The thoughtful, meticulously designed curriculum that I enjoyed as a student at Self Development Preschool was STEM-centered before that was fashionable. We did math problems in roman numerals and designed weather experiments by testing them on building. At the preschool’s summer program, which functioned as a daycare, my 12-year-old self asked a teacher, “Didn’t we study weather and climate last summer?” To which the teacher responded, “Yep, but this year we get learn how Greek Myths were informed by weather and climate.”
And so my summer was spent either in a science lab or inside a toga reenacting scenes from Antigone. I also realized that the toga was actually perfect for Arizona’s infamous summers. Fashion, meet Science.
The summer after my 7th grade year was the first year I couldn’t attend Self Development Preschool’s Summer Program. I spent a few days in melancholy and idleness before my brain could not take the dull march of a vapid summer. I set out to work for the school. Over the next few years I would come back to the Preschool to work with the children.
One of the truly humbling features of this summertime work was that I was working for Vernetta Madsen and Rachel Hunt. Vernetta Madsen is Director of the Preschool and overall master of all trades. Rachel Hunt is a brilliant science teacher who has functioned as a close advisor to my mom on pedagogical issues since the 1970s. They are two tirelessly dedicated individuals who formed such an integral part of my upbringing that they fall inside some category between an aunt and mother. I don’t care what genetics says, they are my family.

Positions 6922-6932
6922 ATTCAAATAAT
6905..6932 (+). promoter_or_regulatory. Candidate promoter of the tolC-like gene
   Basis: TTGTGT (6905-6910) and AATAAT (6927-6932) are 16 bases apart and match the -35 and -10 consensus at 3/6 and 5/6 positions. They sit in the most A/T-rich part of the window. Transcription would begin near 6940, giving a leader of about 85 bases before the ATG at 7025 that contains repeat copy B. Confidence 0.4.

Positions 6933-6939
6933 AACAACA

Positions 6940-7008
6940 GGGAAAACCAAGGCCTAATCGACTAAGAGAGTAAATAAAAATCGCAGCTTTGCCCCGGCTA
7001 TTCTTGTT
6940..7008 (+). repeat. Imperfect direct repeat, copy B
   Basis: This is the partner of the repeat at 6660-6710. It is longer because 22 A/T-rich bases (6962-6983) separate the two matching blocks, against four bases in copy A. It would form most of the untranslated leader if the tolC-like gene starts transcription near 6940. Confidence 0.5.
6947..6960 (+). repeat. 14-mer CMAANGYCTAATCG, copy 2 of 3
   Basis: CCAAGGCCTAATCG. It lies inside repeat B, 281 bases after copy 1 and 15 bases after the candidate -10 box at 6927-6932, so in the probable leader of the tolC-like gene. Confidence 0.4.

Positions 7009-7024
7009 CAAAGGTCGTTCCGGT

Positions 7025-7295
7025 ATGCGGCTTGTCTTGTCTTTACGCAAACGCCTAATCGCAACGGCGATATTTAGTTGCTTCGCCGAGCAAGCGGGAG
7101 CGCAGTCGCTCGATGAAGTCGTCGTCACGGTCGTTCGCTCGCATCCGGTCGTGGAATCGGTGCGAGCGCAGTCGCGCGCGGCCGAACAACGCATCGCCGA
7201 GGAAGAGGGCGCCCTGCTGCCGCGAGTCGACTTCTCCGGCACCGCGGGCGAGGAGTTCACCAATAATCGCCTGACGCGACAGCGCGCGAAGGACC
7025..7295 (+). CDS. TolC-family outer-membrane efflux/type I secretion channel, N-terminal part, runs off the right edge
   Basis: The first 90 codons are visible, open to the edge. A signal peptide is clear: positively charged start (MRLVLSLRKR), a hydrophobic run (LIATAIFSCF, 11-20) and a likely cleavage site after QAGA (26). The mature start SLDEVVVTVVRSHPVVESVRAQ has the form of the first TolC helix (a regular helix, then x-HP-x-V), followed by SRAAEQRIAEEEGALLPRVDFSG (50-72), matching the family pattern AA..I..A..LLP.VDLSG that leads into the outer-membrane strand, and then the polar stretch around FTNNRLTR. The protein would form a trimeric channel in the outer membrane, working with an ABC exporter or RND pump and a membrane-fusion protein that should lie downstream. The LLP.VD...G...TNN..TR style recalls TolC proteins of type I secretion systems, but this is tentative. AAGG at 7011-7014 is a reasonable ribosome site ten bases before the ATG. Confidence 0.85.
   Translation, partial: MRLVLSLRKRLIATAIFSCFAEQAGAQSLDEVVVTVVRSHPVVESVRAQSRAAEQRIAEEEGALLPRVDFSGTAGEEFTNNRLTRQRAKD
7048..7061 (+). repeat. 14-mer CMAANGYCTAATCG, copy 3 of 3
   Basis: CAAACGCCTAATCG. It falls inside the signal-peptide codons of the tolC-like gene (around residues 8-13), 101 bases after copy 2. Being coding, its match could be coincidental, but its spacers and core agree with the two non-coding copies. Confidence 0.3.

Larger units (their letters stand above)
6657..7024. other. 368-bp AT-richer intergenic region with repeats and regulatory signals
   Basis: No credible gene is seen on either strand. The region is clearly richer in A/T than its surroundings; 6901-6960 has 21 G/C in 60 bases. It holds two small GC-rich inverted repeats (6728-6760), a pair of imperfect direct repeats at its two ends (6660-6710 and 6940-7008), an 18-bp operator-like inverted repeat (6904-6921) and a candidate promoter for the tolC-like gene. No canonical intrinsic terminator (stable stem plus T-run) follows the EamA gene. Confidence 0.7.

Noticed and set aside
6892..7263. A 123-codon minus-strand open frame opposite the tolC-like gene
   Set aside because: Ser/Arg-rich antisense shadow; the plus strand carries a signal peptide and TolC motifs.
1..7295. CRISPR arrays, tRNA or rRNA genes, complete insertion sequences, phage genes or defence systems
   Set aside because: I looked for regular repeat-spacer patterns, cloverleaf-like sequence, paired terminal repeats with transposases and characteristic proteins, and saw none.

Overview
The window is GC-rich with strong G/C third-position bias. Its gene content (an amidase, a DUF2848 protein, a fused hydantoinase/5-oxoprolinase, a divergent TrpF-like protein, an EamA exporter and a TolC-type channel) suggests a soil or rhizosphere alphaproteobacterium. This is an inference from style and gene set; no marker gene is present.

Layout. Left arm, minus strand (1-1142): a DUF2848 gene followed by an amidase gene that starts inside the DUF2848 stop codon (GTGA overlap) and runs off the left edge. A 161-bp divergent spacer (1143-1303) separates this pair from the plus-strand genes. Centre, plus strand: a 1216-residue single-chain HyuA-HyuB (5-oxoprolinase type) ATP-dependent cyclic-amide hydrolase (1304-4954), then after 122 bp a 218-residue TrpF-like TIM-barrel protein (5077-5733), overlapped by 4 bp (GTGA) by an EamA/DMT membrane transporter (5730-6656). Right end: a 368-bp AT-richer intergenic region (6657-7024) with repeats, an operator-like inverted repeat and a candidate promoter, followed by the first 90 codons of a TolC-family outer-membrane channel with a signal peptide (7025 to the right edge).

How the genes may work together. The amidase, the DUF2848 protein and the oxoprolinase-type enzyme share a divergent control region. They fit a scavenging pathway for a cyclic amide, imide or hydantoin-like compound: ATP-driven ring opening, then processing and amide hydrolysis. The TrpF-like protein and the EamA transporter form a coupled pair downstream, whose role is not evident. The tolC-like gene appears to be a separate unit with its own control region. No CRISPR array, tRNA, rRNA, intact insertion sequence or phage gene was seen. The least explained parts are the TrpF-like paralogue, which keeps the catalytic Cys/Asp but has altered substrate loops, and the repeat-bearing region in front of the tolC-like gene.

I was used to taking direction from these two master craftsmen. I would dutifully put my building blocks away when I was a kid—okay, sometimes dutifully— because they were, like all adults are to kids, gods to me. But I now learned how they were able to convince me to do the right thing, how they were able to wade through the age difference and speak to me like a wise friend: it was time to work on my science report, it was time to eat my beets.
There are tender parts of me that I miss about preschool. I remember learning about the geometry of snowflakes when I was three and how cold water structures itself thusly. I think about that when I think about my formal schooling and I feel mildly plaintive. Not “wear a toga and yearn to be back at Self Development Academy” sad, but sad enough that through my high school years I’d comment to my mom on how unfortunate it was that I was not able to learn in such an integrative way as I had while attending her preschool and daycare. I wasn’t the only one commenting. Many parents of children who went to the preschool did as well.